Researchers at UCLA have done something they didn’t think was possible: without the use of surgery, they helped people with severe paralysis voluntarily move their legs — something that’s never been accomplished before. While it may be years before this new approach could be widely used, the researchers now think patients with severe spinal cord injuries may be able to recover multiple body functions, which could greatly improve their quality of life. The research was published yesterday in the Journal of Neurotrauma.
The video below shows one patient’s movement before and after treatment.
Over the past few years, researchers have been looking for ways to stimulate muscle movement in paralyzed patients. Last year, V. Reggie Edgerton, the lead author of this study, used epidural electrical stimulation to help paralyzed patients move their legs, hips, ankles, and toes. However that procedure requires a surgically implanted device to work.
Earlier this year, Edgerton and another group of researchers were able to allow partially paralyzed patients to move their legs on their own using a new treatment that didn’t require a surgical implant. Seeing this, Edgerton eagerly tried out a similar approach on patients with severe paralysis.
The study was extremely small, only five patients were tested. However, Edgerton believes the results may lead to major advances for the 6 million Americans who live with paralysis and the almost 1.3 million who have spinal cord injuries.
“The potential to offer a life-changing therapy to patients without requiring surgery would be a major advance; it could greatly expand the number of individuals who might benefit from spinal stimulation,” said Roderic Pettigrew, director of the National Institute of Biomedical Imaging and Bioengineering, the organization that funded the study, in the UCLA press release.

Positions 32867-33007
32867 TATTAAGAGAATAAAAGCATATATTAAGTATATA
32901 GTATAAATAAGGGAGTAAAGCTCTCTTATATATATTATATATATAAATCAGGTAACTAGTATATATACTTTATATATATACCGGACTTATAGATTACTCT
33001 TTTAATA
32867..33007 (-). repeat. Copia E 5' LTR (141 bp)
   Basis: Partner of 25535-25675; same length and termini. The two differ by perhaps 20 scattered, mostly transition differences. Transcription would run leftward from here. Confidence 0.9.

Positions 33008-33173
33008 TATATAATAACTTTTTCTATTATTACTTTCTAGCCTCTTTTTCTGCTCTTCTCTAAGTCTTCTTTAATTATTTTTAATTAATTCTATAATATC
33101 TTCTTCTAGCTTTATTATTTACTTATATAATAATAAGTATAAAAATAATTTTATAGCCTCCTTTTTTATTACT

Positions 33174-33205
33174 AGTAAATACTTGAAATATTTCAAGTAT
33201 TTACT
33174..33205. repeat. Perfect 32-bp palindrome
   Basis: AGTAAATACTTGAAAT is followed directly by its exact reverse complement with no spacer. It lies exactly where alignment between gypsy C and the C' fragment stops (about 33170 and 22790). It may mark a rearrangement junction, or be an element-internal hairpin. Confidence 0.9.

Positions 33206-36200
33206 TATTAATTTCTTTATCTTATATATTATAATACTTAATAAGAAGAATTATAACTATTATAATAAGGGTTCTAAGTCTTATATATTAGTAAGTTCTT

For the study, Edgerton and his team used a technique called transcutaneous spinal cord stimulation where they placed electrodes on a patient’s lower back and sent a unique pattern of electrical currents through the electrodes. The patients’ legs were held up by braces that hung from the ceiling. After a few sessions, the patients were able to voluntarily extend their legs during the stimulation. To increase this movement, the researchers gave them a drug called buspirone, which had been found to induce leg movement in mice with spinal cord injuries, during the final four weeks of the study.
By the end of the study, all five patients, while on the drug, were able to voluntarily move their legs without needing stimulation. Edgerton thinks they were able to achieve this so quickly because the stimulation had “reawakened” dormant, but functioning, neural connections.
According to the press release, Edgerton thinks this new approach could be more accessible to patients as it doesn’t require surgery and it’s likely to cost one-tenth the amount that the current surgical procedure costs. In the future, Edgerton hopes to use this approach on people who have severe, but not complete paralysis as they think that set of patients is likely to improve even more from this treatment.